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Has anyone had a real mauresque recently?

A genuine mauresque is equal parts absinthe and orgeat served in a chilled Collins glass with ice and a small pitcher of icewater, similar to how a pastis is presented. In fact, when absinthe was scarce they would use pastis instead. I believe the pitcher is called a 'broc'.

There are other similar add-ins to pastis that give it some color and complexity, but the thing with pastis, they say, is that the third one is the one that you really enjoy. :-)

I like the name 'mauresque' because it reminds me of Moriscos and Marranos and mozarabs.
And don't get me started on 'turquoise'.

Posted by
1653 posts

The variant with Pastis instead of absinthe is a classic in Provence. It was one of my go-tos when I used to live in Marseille (until late 2018). Here in Paris most waiters would know what it is, but it is still not that common.
Never had absinthe, which only recently came back to France after a decades-long ban.

Posted by
1250 posts

Yes, balso! I've been jazzed by the return of many nearly lost liqueurs in the last decade or so, not just absinthe but also quinquina and obscure vermouths. Many of them are actually new small distilleries, like the French Swiss outlet Tempus Fugit (that makes L'Aero d'Or and several others) or megacorporations that bought the rights to old names/houses and puts out an 'updated' version of old drinks that really were on the borderline between 'medicinal purposes' and leisure use.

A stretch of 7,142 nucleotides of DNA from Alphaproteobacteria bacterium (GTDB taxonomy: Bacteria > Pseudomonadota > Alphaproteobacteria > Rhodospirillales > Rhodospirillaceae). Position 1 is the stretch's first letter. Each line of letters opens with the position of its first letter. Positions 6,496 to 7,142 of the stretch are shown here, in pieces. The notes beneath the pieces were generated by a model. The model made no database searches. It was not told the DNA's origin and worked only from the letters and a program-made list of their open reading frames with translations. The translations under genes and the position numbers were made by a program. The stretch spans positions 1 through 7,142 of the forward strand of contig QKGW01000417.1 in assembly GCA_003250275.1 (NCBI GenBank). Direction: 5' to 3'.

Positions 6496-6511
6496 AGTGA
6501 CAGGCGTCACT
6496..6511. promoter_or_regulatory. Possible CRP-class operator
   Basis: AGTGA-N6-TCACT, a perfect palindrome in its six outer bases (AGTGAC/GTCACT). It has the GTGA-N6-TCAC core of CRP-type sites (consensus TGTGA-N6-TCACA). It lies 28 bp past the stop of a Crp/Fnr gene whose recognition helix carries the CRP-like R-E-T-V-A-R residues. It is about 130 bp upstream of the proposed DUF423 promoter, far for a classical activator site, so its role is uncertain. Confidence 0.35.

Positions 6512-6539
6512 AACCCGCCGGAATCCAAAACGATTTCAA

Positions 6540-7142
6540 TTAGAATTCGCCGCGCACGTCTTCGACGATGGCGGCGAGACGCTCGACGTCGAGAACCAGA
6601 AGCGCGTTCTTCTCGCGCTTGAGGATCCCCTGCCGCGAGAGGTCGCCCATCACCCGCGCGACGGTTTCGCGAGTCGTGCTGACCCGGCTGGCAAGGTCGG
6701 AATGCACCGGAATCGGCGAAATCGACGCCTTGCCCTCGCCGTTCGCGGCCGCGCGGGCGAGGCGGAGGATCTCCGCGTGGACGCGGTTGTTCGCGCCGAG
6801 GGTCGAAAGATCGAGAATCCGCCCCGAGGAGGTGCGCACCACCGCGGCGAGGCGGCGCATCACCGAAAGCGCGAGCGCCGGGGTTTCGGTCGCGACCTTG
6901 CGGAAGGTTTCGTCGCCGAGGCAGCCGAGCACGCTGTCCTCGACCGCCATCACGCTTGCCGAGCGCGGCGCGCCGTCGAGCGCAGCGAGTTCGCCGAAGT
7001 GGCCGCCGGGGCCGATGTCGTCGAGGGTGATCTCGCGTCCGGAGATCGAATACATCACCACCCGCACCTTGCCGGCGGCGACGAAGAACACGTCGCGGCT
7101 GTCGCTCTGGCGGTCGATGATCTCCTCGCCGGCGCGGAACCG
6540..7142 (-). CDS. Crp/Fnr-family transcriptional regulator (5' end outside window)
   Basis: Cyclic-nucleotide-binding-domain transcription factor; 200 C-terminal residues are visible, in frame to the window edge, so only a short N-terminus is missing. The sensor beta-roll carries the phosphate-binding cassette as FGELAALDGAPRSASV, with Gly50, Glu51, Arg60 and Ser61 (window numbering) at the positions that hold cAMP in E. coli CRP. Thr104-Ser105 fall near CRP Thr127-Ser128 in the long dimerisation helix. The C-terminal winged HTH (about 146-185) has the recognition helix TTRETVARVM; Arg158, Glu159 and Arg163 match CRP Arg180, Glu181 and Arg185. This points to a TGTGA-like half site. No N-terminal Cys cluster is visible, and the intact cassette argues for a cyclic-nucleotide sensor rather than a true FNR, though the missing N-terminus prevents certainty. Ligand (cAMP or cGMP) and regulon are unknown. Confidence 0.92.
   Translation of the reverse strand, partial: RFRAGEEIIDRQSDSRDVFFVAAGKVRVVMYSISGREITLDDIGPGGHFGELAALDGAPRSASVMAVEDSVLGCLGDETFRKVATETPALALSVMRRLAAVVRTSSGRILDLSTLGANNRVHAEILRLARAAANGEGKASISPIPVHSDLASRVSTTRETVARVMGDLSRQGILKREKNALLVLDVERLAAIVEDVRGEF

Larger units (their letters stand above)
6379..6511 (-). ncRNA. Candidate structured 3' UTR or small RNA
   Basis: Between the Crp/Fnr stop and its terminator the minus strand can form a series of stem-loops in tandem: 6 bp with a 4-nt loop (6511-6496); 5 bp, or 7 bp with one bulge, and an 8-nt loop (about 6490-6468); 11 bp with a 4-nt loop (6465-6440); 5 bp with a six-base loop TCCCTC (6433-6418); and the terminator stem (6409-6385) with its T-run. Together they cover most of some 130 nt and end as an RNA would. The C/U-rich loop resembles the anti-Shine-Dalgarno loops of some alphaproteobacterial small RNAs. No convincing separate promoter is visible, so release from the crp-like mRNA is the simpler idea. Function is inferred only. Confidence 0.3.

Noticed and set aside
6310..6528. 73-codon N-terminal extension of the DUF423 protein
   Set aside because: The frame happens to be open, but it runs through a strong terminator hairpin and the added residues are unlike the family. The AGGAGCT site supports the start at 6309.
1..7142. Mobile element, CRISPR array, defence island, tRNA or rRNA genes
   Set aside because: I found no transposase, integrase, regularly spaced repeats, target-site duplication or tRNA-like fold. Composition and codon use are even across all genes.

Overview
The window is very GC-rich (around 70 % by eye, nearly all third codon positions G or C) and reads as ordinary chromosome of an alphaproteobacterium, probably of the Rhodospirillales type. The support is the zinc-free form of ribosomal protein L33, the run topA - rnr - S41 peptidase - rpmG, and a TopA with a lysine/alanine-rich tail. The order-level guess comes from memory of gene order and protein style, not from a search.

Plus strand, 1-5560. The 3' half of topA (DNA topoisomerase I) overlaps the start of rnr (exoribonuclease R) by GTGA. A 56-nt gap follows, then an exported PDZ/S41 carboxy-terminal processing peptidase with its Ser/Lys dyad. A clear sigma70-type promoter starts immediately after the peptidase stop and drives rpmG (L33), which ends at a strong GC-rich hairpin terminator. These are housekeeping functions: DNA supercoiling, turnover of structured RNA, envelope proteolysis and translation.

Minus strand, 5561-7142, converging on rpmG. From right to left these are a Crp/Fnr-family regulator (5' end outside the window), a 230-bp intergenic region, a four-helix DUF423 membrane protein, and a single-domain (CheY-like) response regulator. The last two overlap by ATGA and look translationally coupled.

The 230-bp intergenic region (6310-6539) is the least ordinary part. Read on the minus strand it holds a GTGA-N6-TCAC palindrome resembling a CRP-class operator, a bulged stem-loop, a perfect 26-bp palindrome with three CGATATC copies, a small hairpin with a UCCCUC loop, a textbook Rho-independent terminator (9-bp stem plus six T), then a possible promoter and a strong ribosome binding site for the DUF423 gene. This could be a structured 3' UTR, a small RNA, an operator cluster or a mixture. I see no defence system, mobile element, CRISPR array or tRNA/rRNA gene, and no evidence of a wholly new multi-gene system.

This is true of other kinds of concoction and tonics besides those we drink -- see, for example, Eduard Pinaud's hair tonics, which were bought up by the Clubman brand. In Victorian and Edwardian England, the fashionably turned out settler colonialist would have anointed his hair with Pinaud's products or another variation on Macassar oil that had some of the same fragrances and infusions as the liqueurs of the age..

Posted by
519 posts

Tried absinthe while visiting Auvers due Oise and the Absinthe museum. That is the small town where Van Gogh and his brother are buried and where he died.

Yes it's very fascinating. Especially the part about the special "spoons" used to drip water thru a sugar cube into the Absinthe to dilute it.

We also got to taste it. Honestly, pond water was pretty much the opinion I came away with.